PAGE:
The Bjerknes Centre is a collaboration on climate research, between the University of Bergen, NORCE, the Institute of Marine Research, Nansen Environmental and Remote Sensing Centre.

Eirik Vinje Galaasen is first author of the study on ocean circulation in the North Atlantic published in Science this week. Archived photo: Gudrun Sylte 

Warming destabilizes the ocean circulation

Eirik Vinje Galaasen and colleagues presents a new study in Science that reveals gradual warming could trigger the ocean circulation to enter a more variable and chaotic state. 

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The formation of deep waters in the North Atlantic play a key role in sustaining todays climate. 

Changes in this circulation have been relatively small over the past 7kyr, the time during which human civilizations developed, compared to those found during ice age climates of the geological past. 

This recent stability has contributed to the idea that rapid changes in this circulation are a low-probability but high-impact tipping point in the climate system.  

High impact because if changes did happen, they would have widespread consequences for climate and sea level around the Atlantic and impact fisheries, agriculture, and even the ocean’s ability to soak up the excess carbon dioxide we emit to the atmosphere.  

With such consequences it is important to know whether the circulation really is stable in warm climates. How can this be verified/checked? 

 

A fresh look at stability

A team of scientist led from the Bjerknes Centre for Climate Research (Eirik Vinje Galaasen, Ulysses Ninnemann, Augustin Kessler, Nil Irvali, Jerry Tjiputra, Helga Kleiven) provide fresh evidence that circulation may in fact become more unstable in warmer climate conditions.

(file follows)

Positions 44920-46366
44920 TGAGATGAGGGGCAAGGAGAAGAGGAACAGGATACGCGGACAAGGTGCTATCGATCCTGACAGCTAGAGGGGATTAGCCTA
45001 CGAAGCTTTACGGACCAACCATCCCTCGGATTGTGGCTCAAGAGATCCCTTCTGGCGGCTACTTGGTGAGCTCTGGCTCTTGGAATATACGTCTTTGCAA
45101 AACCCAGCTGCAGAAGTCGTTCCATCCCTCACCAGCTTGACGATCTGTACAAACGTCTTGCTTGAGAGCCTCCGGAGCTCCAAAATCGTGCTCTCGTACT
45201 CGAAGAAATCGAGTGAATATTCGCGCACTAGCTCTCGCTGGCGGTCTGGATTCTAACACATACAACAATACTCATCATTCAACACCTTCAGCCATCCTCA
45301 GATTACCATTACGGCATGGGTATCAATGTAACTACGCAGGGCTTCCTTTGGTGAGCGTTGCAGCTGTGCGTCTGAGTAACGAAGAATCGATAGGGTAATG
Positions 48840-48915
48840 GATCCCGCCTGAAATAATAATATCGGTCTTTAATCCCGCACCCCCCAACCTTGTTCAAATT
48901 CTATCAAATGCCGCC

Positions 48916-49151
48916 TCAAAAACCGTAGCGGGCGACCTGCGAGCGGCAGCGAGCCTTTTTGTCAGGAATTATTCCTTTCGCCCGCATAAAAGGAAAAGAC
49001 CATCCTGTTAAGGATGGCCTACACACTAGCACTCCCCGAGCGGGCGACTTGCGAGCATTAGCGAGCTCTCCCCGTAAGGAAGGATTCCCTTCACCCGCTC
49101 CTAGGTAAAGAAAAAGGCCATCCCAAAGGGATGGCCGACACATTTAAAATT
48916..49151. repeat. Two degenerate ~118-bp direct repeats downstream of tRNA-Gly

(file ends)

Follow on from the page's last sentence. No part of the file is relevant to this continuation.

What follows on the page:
The international team, including researchers from U.S, France, Netherlands, and U.K, studied traces of deep ocean properties imprinted in the sediments on the seafloor accumulated over 450 thousand years. 

Within this timespan there were a number of periods when the North Atlantic was as warm or a few degrees Celsius warmer than today. Using mud that was cored from the seabed south of Greenland—a sensitive location for tracking changes in this circulation—the researchers analyzed how the properties of the abyssal ocean varied.

The sediments here accumulate many times faster than in most locations at the seafloor allowing the researchers to look at much finer detail changes than had ever been attempted.  What the researchers found was surprising. Each of these previous warm periods contained evidence of large changes in ocean circulation patterns.

Again and again, there were abrupt shifts between waters formed in the North and those formed around Antarctica that often lasted a few centuries before changing back. Through advanced computer simulations the team was able to show how these changes in deep chemistry could be linked to circulation and might arise spontaneously as the climate gradually changed.

"It was shocking to see how circulation could suddenly become highly chaotic under climate conditions similar to those we may soon be facingsays Ulysses Ninnemann.

Might cross a threshold

The research shows not just that dramatic changes in circulation are possible, but they are common, in these past warm periods that were only slightly warmer than now. 

So while circulation may not collapse, confirming other previous studies, it might cross a threshold where it suddenly becomes much more variable and unstable than we are used to.

These types of variations would create serious challenges for societies who would have to grapple with the sudden climate shifts, draughts, and sea level changes that could accompany them. 

"In a time when we see clearly the devastating effects of societal upheaval it is scary to think that the relative stability we have enjoyed in terms of ocean circulation may be more easy to disrupt than we thought", Ulysses Ninnemann adds.